Gary Brazil’s second game in the dugout saw Nottingham Forest put in a much-improved performance as they drew 1-1 with an in-form Ipswich Town. Tom Bentley offers a fan’s eye view from Portman Road…

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It was the Suffolk sunshine for Forest this week and — as we are still being put through the turmoil of seeing every other manager distance himself from the top job at the City Ground, as well as a team completely bereft of confidence after failing to find the back of the net in the previous three games — you could be forgiven to think that a trip to in-form Ipswich was a daunting one.

The on-going soap opera was put aside and we were all keen to see Mr Brazil’s plans of: a) getting some confidence back in a side that needed a lift of any sort; b) score a goal, as the lacklustre Henderson and misfiring Cox were anything but firing on all cylinders; and c) trying to get a positive result in a game against one of our main play-off rivals, a game that was in threat of being a sideshow to recent events.

Forest had two debutants in the side, Ben Osborn, making his senior debut, and Lee Peltier, making his first start since his ‘will he, won’t he?’ loan move from faltering Leeds. Something of a baptism of fire for defender Peltier as he found himself playing right-midfield against the Tractor Boys. The main change was to see Paterson and Mackie playing in tandem up top.

The start could not have been better — Danny Collins grabbed an early goal with a towering header direct from a corner. It’s amazing to see how effective a corner can be when putting a proper ball into the box, something professional footballers seem to struggle with for some bizarre reason.

The rest of the first-half was brilliant to watch, instead of sitting back we used Mackie and Paterson to run at defenders, run in behind and to create chances that previously had been lacking in our winless streak. Osborn played with freedom and Peltier looked to fit in straight away. Mackie had a good chance that should have been converted but was well saved by the legs of keeper Gerken, Paterson also had an opportunity to double the lead but was deflected just wide.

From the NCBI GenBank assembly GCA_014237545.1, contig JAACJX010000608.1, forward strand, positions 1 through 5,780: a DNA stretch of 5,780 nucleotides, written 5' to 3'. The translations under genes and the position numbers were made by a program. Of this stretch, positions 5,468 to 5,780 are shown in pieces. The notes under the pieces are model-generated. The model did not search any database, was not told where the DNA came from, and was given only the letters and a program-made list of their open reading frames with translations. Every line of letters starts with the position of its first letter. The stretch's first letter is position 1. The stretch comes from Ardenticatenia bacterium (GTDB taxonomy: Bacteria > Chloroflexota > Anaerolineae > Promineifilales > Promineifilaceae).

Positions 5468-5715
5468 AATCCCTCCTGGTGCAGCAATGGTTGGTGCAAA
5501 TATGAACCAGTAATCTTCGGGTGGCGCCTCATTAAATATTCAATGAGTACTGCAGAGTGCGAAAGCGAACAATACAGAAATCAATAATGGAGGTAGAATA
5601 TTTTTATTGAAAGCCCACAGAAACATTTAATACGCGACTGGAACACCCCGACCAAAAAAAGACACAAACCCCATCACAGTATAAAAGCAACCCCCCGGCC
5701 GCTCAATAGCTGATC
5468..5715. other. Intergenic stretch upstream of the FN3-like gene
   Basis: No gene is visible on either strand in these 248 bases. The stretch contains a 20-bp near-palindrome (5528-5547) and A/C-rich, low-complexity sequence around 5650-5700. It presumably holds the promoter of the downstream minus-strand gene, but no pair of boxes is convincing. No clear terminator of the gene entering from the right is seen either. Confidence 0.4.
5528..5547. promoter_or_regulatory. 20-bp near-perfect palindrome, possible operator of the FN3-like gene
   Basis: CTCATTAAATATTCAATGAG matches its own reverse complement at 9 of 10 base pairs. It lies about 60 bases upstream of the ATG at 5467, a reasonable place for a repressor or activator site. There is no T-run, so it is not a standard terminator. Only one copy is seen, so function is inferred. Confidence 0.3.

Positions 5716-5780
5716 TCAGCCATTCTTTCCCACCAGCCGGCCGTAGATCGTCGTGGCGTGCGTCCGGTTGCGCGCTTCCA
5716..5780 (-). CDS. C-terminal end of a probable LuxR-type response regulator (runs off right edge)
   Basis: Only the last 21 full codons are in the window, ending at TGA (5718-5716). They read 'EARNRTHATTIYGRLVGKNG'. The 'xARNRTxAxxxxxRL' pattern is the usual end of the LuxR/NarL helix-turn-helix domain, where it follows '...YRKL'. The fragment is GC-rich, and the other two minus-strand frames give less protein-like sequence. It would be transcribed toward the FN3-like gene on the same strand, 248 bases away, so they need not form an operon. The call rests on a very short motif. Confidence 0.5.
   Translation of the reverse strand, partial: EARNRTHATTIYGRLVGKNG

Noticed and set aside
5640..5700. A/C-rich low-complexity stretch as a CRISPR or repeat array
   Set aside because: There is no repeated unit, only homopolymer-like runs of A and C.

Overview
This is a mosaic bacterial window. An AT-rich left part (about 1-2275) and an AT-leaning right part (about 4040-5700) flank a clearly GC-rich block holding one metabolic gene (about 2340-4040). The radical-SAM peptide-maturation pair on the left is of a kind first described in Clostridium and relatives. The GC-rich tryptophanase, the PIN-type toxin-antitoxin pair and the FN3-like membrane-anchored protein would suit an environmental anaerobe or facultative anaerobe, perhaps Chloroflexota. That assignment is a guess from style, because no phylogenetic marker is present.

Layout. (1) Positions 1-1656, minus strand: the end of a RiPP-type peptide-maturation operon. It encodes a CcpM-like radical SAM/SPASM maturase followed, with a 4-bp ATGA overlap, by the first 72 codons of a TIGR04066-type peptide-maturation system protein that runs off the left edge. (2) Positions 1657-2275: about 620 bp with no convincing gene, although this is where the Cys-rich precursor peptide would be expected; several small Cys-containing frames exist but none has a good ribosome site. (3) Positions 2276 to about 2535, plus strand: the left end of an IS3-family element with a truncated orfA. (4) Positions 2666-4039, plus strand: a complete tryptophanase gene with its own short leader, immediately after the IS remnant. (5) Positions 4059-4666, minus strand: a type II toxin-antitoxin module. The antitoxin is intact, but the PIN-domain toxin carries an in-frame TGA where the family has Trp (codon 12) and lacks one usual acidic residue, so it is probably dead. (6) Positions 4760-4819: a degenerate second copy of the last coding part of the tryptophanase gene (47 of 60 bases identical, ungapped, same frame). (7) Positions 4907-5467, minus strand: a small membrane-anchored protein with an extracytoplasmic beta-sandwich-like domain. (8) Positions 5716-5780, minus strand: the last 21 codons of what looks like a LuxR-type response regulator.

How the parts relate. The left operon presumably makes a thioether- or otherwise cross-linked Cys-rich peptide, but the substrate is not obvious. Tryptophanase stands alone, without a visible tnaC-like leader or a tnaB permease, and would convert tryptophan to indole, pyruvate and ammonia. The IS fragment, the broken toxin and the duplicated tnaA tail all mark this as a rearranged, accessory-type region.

Half-time came and Ipswich would have been grateful to go in only 1-0 down and the Forest fans went to the bar ready for a needed drink to settle the nerves. Well, either that or to drown the sorrows after paying the outrageous ticket prices at Portman Road. It would be quite good to hear from the Forest fans that chose to pay that extra £5 to sit in the ‘premium seats’; were they padded seats or was the company just a bit more upmarket?

The home manager, Mick McCarthy, made some key changes for the home side, who came out after the break looking much improved. I think it’s fair to say that the second-half we were second best. Karl Darlow probably had his game of the season, making a handful of excellent saves to thwart the efforts of the oncoming Ipswich traffic. Even during the onslaught on our penalty area it was still impressive to see the outlet that Mackie and Paterson gave us up front, they regularly stretched Town’s defenders but failed to create any real clearcut chances.

 

The home side equalised with quarter of an hour to go, a header from former Sunderland man Daryl Murphy, which reflected the balance of the two halves. There was still chances aplenty as Darlow continued to impress as he kept the scores level. Matt Derbyshire, who came on for Majewski as our only substitution of the match after 86 minutes, should have done better at the death with a header from a corner but that would have been too good to be true. So it ended one apiece, which on reflection was about right.

Overall, a performance like that shows we’re not ready to give up a place in the play-offs just yet. And with the news that Andy Reid might be back at our disposal soon, as well as Henri Lansbury hopefully fit again for Millwall next week, the confidence is back, sort of.

A quick word must also go for Jonathan Greening, who impressed once again in the middle of the park and may be our most consistent performer of the past couple of weeks. The 35-year-old, who I admittedly slated earlier in the season, has without a doubt earned the right to have in his name sung: ‘Jonathan Greening, he walks on the Trent’. That made me smile.

Whatever happens off the pitch in the next few days, weeks, or however long it’s going to take to appoint a new boss, we need to be patient, have a bit of trust and keep singing. It’s another rollercoaster of a season for the Reds and after 39 games we still don’t have a clue what’s going to happen. But after what I saw in East Anglia, I’m not going to book anything in for 24 May just yet.


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